Age-associated cognitive decline
The concept of age decrements in neuropsychology refers to a decline in cognitive performance due to normal aging rather than due to an extraneous or internal event that is known to negatively affect cognitive performance, such as a traumatic brain injury, stroke, psychiatric condition, or extensive drug use history.
Variability in the performance of aging individuals adds complexity to the determination of specific age decrements on neuropsychological tests. It is generally thought that individuals are more likely to retain “crystallized” knowledge (e.g., that which is practiced, overlearned, and skill-based) than “fluid” knowledge (e.g., problem-solving). As there are factors that heighten the risk for age decrements, protective factors may counteract the risk. For instance, higher levels of education and positive health status may slow down the rate of cognitive decline that would otherwise occur with increasing...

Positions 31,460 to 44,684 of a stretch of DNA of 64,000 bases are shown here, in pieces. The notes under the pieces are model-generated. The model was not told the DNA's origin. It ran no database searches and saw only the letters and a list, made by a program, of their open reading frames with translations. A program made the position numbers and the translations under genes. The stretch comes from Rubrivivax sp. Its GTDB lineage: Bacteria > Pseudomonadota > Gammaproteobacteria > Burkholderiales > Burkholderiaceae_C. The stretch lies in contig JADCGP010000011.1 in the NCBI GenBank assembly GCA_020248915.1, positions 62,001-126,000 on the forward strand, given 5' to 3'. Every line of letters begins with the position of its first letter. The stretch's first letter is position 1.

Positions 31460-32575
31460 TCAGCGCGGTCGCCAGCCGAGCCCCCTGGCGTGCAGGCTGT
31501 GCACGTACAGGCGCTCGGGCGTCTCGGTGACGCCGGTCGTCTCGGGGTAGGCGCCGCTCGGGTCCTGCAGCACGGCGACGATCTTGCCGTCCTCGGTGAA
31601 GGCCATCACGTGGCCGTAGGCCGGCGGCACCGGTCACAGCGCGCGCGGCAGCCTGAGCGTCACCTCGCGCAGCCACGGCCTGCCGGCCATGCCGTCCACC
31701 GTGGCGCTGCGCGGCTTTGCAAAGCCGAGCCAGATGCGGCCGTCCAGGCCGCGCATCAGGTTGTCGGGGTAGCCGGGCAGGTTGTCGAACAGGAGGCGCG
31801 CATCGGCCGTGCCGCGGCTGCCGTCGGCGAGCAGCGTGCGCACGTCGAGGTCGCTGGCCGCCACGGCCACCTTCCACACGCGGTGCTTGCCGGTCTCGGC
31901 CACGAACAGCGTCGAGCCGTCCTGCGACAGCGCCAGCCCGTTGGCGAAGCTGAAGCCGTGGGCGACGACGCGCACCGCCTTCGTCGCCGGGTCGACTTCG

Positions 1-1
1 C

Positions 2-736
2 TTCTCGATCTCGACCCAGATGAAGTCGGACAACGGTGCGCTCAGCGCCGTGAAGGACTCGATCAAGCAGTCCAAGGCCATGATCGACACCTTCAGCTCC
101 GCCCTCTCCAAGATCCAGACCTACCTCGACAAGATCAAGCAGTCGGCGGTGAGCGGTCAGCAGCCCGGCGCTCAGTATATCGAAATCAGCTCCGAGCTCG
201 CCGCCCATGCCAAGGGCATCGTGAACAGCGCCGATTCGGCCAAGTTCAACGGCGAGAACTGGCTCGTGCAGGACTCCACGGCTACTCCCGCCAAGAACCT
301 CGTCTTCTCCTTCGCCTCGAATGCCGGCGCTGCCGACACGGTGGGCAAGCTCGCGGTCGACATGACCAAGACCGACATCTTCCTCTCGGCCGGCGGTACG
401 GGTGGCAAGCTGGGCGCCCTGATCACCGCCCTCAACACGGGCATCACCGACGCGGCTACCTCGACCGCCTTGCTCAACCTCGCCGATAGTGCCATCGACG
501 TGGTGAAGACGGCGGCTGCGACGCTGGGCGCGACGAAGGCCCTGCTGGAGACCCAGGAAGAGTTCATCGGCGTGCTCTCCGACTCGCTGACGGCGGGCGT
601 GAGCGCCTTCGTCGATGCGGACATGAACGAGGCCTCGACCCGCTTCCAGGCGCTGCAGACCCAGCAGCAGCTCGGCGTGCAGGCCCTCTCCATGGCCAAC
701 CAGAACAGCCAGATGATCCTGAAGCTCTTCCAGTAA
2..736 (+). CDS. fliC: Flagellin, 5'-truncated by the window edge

References and Readings
- Lezak, M., Howieson, D. B., Bigler, E. D., & Tranel, D. (2012). Neuropsychological assessment (5th ed.). New York: Oxford University Press.Google Scholar